Content Supplied by NHS Choices

Cancer

Cancer is a condition where cells in a specific part of the body begin to reproduce uncontrollably. The cancerous cells can invade and destroy surrounding healthy tissue.

Cancer is a condition where cells in a specific part of the body grow and reproduce uncontrollably. The cancerous cells can invade and destroy surrounding healthy tissue, including organs.

Cancer sometimes begins in one part of the body before spreading to other areas. This process is known as metastasis.

There are over 200 different types of cancer, each with its own methods of diagnosis and treatment. You can find out more about specific types of cancer by using the links on this page.

Spotting signs of cancer

Changes to your body's normal processes or symptoms that are out of the ordinary can sometimes be an early sign of cancer.

For example, a lump that suddenly appears on your body, unexplained bleeding or changes to your bowel habits are all symptoms that need to be checked by a doctor.

In many cases, your symptoms won't be related to cancer and will be caused by other, non-cancerous health conditions. However, it's still important for you to see your GP so that they can investigate your symptoms.

Read more about the signs and symptoms of cancer.

Reducing your risk of cancer

Making some simple changes to your lifestyle can significantly reduce your risk of developing cancer.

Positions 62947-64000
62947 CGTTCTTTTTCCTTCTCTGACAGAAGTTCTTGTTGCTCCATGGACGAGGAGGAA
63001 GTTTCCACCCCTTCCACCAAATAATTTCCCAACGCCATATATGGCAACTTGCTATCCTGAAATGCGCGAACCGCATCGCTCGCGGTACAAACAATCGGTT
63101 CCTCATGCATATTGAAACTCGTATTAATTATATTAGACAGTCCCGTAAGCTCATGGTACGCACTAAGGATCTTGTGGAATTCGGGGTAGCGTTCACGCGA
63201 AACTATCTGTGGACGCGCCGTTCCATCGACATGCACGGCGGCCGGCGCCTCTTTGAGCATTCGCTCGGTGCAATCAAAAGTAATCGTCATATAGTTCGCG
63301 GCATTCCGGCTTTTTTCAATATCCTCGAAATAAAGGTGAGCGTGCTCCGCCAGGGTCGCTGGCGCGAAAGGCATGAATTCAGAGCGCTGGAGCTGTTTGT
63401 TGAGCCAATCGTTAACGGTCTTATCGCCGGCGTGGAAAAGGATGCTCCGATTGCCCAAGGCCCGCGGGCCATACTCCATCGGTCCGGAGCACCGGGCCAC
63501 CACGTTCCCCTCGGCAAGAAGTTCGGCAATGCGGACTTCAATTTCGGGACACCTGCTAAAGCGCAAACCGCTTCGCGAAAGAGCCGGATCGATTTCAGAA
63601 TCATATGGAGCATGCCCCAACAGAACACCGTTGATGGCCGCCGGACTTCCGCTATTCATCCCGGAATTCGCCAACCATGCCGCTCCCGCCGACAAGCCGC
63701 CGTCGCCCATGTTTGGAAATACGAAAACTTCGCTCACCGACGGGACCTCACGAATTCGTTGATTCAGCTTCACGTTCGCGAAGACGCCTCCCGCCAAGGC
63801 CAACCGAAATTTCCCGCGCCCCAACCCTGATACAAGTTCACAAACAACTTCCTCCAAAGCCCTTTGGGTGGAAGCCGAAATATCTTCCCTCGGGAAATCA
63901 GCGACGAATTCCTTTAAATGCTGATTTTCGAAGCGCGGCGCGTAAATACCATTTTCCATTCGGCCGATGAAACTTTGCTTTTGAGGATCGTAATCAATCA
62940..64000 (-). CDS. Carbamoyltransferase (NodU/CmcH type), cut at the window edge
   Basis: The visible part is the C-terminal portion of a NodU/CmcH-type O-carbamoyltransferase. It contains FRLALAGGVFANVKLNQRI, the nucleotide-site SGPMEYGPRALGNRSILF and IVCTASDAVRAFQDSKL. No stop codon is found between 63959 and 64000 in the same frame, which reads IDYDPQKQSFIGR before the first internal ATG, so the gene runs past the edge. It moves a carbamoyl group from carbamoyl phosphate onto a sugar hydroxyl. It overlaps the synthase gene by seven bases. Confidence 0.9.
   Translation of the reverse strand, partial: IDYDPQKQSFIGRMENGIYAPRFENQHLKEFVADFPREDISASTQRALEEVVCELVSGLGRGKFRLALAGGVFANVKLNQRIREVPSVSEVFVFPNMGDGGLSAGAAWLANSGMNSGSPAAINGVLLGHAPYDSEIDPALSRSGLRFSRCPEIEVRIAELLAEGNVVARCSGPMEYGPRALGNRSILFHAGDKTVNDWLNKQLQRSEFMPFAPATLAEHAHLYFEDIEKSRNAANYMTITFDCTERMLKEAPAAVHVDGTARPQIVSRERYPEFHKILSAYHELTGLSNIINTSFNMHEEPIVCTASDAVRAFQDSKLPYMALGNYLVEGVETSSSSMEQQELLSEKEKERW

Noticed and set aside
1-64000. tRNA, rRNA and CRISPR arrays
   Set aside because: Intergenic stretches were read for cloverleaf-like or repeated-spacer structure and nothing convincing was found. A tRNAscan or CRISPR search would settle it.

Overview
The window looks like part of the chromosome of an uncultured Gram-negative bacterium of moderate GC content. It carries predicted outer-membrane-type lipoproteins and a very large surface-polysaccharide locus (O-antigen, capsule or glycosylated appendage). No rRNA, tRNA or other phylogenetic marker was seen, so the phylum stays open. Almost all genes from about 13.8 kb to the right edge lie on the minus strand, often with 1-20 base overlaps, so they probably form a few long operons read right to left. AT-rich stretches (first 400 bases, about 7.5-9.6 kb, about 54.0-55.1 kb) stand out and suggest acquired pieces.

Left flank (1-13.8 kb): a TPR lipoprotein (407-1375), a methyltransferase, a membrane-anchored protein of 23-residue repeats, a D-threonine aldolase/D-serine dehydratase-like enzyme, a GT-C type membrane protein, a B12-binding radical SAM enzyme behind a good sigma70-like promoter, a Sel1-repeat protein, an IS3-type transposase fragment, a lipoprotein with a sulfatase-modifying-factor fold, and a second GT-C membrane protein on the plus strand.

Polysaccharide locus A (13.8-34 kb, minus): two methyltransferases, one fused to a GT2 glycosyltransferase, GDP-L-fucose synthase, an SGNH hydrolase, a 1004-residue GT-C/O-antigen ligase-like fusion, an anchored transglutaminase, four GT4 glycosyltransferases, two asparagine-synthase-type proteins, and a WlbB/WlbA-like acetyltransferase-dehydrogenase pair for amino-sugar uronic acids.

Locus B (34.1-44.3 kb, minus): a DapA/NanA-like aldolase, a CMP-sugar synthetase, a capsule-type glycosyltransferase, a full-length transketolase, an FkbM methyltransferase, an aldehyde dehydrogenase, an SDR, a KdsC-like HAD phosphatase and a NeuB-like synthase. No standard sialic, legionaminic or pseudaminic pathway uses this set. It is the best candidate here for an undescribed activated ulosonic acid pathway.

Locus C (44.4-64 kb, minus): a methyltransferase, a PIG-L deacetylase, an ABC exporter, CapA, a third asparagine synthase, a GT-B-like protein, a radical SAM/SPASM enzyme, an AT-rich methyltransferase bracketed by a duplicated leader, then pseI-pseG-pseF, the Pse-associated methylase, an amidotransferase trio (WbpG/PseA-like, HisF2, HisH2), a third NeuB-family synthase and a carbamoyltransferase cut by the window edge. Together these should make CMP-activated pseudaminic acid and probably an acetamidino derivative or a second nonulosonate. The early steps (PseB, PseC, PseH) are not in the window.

For example, healthy eating, taking regular exercise and not smoking will help lower your risk.

Read more about how a healthy lifestyle can help reduce your chances of developing cancer.

How common is cancer?

Cancer is a very common condition. In 2011, almost 331,500 people in the UK were diagnosed with cancer.

More than one in three people will develop some form of cancer during their lifetime.

In the UK, the four most common types of cancer are:

In 2011, these types of cancer accounted for over half (53%) of all new cases.

Cancer treatment

Surgery is the primary treatment option for most types of cancer, because solid tumours can usually be surgically removed.

Two other commonly used treatment methods are chemotherapy (powerful cancer-killing medication) and radiotherapy (the controlled use of high-energy X-rays).

Waiting times

Accurately diagnosing cancer can take weeks or months. As cancer often develops slowly, over several years, waiting for a few weeks won't usually impact on the effectiveness of treatment.

The National Institute for Health and Care Excellence (NICE) has produced referral guidelines for suspected cancer.

You shouldn't have to wait more than two weeks to see a specialist if your GP suspects you have cancer and urgently refers you.

In cases where cancer has been confirmed, you shouldn't have to wait more than 31 days from the decision to treat to the start of treatment.

In 2012-13, 95.5% of people who were urgently referred for suspected cancer were seen by a specialist within 14 days of referral.

In the same period, 98.4% of people receiving their first treatment for cancer began their treatment within 31 days. For breast cancer, over 99% of people began their treatment within 31 days of being diagnosed.

Cancer services

Find local cancer support services

Find specialist cancer hospitals

Find cancer support services for women



Content Supplied by NHS Choices

Cancer

It is important to be aware of any unexplained changes to your body, such as the sudden appearance of a lump, blood in your urine or a change to your usual bowel habits.